Updated at 7:30 p.m. Thursday: Constitution Health Plaza has canceled plans to open the safe injection site at the South Philadelphia location.
PHILADELPHIA (CBS/AP) – A federal prosecutor has filed an appeal to stop the opening of a safe injection site in South Philadelphia. U.S. Attorney William McSwain released a statement Thursday, saying “the current dispute over injection sites should be settled in the courts, not in the streets.”READ MORE: 14-Year-Old Boy Shot Nearly 20 Times, Killed While Waiting For SEPTA Bus In North Philadelphia, Police Say
McSwain has also asked U.S. District Judge Gerald McHugh to stay his decision while the appeal unfolds.
The announcement Wednesday that nonprofit group Safehouse planned to open the site at a medical complex in South Philadelphia led area residents to shout down former Democratic Gov. Ed Rendell and other organizers at a news conference.
“The sad fact is that Safehouse’s secretive, haphazard ‘plan’ has not been vetted with any of the affected neighborhood residents, community groups, city council members, state representatives or state senators. It is being unfairly foisted on them on the assumption that they don’t matter,” McSwain, a Republican appointed by President Trump, said in a statement Thursday, a day after asking for the stay.
Some South Philadelphia residents are angered by plans and lack of transparency for the safe injection site, which would be the first in the U.S.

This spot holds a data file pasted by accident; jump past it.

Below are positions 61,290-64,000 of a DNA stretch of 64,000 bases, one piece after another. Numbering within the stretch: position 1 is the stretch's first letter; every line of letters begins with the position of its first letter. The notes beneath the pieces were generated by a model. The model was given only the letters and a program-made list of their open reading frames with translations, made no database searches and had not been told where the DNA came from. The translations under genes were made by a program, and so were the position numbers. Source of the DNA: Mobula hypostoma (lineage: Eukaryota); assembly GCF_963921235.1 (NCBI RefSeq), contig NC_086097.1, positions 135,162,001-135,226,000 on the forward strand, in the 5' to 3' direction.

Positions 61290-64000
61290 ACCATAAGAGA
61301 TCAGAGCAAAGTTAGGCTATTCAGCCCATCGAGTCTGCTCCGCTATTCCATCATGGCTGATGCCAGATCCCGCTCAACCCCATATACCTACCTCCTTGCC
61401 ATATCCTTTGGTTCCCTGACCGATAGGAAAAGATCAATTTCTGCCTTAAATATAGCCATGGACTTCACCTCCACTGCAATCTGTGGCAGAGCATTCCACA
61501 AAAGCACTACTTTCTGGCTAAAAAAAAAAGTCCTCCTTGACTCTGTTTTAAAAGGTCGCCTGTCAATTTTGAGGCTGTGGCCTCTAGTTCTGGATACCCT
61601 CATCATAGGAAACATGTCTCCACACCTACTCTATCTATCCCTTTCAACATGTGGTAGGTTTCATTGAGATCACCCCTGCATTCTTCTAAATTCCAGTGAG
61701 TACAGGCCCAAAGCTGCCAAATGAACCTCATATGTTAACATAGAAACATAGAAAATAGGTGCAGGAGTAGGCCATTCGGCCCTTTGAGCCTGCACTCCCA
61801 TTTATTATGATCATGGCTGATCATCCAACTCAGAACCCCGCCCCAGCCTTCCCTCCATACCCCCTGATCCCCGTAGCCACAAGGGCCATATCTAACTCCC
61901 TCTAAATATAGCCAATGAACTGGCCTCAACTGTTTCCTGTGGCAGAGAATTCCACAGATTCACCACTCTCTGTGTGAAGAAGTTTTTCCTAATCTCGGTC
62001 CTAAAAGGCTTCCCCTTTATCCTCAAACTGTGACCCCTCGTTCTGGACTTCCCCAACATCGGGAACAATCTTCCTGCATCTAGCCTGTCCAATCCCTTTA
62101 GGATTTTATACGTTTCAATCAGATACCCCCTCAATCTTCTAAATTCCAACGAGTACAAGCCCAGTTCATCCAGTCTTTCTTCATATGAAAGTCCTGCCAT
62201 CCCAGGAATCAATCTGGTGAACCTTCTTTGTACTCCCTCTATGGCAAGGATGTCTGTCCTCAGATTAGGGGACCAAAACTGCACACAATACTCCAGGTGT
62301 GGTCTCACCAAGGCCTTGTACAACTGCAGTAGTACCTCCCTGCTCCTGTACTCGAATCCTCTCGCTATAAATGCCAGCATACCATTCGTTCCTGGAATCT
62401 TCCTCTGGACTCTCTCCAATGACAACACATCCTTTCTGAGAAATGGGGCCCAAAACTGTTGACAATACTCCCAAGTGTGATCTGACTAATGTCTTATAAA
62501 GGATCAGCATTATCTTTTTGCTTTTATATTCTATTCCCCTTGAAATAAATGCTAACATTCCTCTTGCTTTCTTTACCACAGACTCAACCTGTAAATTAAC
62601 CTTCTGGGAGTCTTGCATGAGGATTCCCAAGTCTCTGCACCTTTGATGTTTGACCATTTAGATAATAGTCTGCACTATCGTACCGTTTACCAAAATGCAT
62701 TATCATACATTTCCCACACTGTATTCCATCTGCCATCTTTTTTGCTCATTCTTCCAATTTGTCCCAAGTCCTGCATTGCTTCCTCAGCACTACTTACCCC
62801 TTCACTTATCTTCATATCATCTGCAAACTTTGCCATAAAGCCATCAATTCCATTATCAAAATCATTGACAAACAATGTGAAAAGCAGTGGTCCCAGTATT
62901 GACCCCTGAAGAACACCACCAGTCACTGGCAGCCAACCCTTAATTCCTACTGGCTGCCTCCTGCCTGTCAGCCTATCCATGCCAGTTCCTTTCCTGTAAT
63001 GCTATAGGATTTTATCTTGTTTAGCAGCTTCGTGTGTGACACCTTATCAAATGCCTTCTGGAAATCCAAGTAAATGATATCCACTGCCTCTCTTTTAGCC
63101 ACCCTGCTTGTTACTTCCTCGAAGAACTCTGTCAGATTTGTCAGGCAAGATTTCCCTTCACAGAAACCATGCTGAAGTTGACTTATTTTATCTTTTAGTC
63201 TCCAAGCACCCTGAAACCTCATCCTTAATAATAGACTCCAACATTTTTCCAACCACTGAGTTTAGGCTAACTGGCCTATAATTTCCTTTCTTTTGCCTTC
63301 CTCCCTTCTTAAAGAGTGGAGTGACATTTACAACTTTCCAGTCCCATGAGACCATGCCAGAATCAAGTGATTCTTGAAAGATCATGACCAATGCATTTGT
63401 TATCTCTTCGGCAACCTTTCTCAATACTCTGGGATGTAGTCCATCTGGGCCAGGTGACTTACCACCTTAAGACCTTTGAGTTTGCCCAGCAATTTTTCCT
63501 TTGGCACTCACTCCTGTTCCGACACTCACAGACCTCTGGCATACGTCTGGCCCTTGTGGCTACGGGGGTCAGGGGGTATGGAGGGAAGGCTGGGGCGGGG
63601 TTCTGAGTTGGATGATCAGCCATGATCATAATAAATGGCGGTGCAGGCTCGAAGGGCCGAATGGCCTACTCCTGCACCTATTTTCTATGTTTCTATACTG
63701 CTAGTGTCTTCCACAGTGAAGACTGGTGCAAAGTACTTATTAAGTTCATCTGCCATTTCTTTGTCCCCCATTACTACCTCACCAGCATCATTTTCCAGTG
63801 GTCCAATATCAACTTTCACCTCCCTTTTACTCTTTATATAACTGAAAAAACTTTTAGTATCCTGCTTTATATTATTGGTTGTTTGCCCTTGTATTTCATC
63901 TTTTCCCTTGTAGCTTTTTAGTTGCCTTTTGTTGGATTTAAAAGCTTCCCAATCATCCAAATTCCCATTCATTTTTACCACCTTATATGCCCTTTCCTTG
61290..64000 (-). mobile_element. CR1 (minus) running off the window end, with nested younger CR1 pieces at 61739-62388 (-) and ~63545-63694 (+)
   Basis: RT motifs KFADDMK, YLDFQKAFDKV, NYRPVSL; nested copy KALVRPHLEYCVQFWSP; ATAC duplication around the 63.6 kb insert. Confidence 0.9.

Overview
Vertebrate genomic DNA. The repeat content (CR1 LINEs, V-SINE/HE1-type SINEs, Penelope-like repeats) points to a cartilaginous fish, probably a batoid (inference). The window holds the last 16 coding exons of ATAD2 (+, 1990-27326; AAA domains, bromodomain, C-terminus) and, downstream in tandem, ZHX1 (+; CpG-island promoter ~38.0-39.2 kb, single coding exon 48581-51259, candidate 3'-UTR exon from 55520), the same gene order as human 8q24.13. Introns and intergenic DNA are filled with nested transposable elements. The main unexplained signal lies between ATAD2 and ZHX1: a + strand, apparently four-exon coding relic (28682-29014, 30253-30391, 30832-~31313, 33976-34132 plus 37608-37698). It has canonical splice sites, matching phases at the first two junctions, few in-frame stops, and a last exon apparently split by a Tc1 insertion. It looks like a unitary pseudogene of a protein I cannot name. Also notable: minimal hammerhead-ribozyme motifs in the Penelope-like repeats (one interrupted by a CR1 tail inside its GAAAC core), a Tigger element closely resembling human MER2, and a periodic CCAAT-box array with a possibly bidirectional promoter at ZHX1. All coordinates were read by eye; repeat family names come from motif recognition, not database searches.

Supporters believe the plan could save lives as the city grapples with about 1,100 overdose deaths each year. However, McSwain and many of the neighbors fear the program would only encourage illegal drug use.READ MORE: Police Investigating 'Suspicious' Deaths Of 2 Men Found In Box Truck In Northeast Philadelphia
Under the Safehouse plan, people could bring drugs to the clinic-like setting, use them in a partitioned bay and get medical help if they overdose. They would also have access to counseling, treatment and other health services.
Safehouse organizers said that about one person dies of an overdose each week in South Philadelphia.
The opening has been on hold for much of the past year while McHugh held evidentiary hearings to determine whether the plan violates a 1980s-era drug law known as the “crackhouse statute.” McSwain believes it does and sued the Safehouse organizers, who along with Rendell include Ronda Goldfein, executive director of the AIDS Law Project of Pennsylvania. McHugh found otherwise.
“The ultimate goal of Safehouse’s proposed operation is to reduce drug use, not facilitate it, and accordingly, (the law) does not prohibit Safehouse’s proposed conduct,” McHugh wrote in a preliminary ruling last fall that he affirmed Tuesday.
City council is meeting Thursday afternoon to talk about it.MORE NEWS: Crash Involving Tractor-Trailer, SUV Closes Route 130 North In Burlington County
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